Russia successfully tests its disconnected internet

Russia has successfully tested a nationwide alternative to the global Internet, its government announced.

The details of what the test involved were vague, but, according to the Ministry of Communications, ordinary users did not notice any changes.

The results will now be presented to President Putin.

Experts remain concerned about the tendency of some countries to dismantle the internet.

“Unfortunately, Russia’s travel direction is just another step in the growing dismemberment of the internet,” said Alan Woodward, a computer scientist at the University of Surrey.

“Increasingly, authoritarian countries that want to control what citizens see are seeing what Iran and China have already done.

“This means that people will not have access to dialogue about what is happening in their own country, they will be kept inside their own bubble.”

How would a home internet work?


The initiative involves restricting the points where the Russian version of the network connects with its global counterpart, giving the government more control over what its citizens can access.

“This would effectively lead ISPs and telecommunications companies to configure the Internet within their borders as a gigantic intranet as well as a large corporation,” explained Professor Woodward.

So how would the government establish what some dubbed the “sovereign runet”?

Countries receive foreign web services through submarine cables or “nodes” – connection points where data is transmitted to and from communication networks in other countries. They would need to be blocked or at least regulated.

This would require the cooperation of national ISPs and would be much easier to achieve if there were only a few state-owned companies involved. The more networks and connections a country has, the harder it will be to control access.

Then Russia would need to create an alternative system.

In Iran, the National Information Network allows access to web services while policing all network content and limits external information. It is administered by the state-owned telecommunications company of Iran.

One of the benefits of effectively turning all Internet access into a government-controlled walled garden is that virtual private networks (VPNs), often used to bypass blockages, would not work.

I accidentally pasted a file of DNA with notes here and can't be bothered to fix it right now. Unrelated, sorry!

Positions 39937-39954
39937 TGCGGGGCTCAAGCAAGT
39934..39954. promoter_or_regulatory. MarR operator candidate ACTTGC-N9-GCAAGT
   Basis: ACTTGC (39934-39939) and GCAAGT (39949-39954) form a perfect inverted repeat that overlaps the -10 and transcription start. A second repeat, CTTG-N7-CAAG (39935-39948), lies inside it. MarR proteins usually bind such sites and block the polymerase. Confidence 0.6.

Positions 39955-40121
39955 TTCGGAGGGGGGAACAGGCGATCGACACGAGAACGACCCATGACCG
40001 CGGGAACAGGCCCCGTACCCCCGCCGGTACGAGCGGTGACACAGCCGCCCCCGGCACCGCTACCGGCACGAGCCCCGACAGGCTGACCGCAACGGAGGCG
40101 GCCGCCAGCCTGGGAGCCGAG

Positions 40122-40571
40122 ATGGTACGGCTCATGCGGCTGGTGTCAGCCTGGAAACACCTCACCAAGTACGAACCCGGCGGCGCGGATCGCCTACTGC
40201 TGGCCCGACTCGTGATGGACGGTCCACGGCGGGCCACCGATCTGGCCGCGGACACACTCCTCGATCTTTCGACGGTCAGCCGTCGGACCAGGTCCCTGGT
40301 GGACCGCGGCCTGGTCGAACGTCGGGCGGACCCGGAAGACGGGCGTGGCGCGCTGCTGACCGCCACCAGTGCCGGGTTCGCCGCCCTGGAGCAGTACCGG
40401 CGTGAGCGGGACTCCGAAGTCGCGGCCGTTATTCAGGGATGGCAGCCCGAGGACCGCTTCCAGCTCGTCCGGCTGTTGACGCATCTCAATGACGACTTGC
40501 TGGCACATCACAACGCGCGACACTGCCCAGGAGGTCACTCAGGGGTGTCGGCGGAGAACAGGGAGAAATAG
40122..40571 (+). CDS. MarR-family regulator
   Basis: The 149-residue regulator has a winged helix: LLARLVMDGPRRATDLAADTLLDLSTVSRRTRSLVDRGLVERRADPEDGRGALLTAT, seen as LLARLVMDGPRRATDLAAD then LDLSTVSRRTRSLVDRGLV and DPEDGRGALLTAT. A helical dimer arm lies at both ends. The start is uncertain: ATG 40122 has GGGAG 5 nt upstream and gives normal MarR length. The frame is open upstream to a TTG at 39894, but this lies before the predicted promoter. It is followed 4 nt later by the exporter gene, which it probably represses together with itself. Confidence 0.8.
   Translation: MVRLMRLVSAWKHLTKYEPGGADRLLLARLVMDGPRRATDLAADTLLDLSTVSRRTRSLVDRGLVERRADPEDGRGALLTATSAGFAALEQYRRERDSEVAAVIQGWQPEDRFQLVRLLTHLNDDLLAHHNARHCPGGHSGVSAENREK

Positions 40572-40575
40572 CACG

Another example of this is the so-called Great Firewall of China. It blocks access to many foreign internet services, which in turn has helped several home-technology giants settle in.

Russia is already a technology champion, like Yandex and Mail.Ru, but other local companies may benefit as well.

The country plans to create its own Wikipedia and politicians have passed a law banning the sale of smartphones that do not have Russian software preinstalled.

Technical Challenges
One expert warned that the policy could help the state crack down on free speech, but added that it was not a foregone conclusion that it would succeed.

“The Russian government has faced technical challenges in the past in trying to increase online control, such as its unsuccessful efforts to prevent Russians from accessing the Telegram encrypted messaging application,” thinks Justin Sherman, a member of New America’s cyber security policy. . tank, he told the BBC.

“Without further information on this test, however, it is difficult to assess exactly how far Russia has progressed towards an isolated home Internet.

“And in front of business, it remains to be seen how much domestic and foreign Russia will receive.”

Local news agencies, including Pravda, reported that the deputy head of the Ministry of Communications had said that the scheme’s tests were performed as planned.

“The results of the exercises have shown that, in general, both authorities and telecommunications operators are ready to respond effectively to emerging risks and threats, to ensure the stable functioning of the Internet and unified telecommunications network in the Russian Federation,” said Alexey. . Sokolov

State news agency Tass said the tests assessed the vulnerability of IoT devices and also involved an exercise to test Runet’s ability to resist “negative external influences.”

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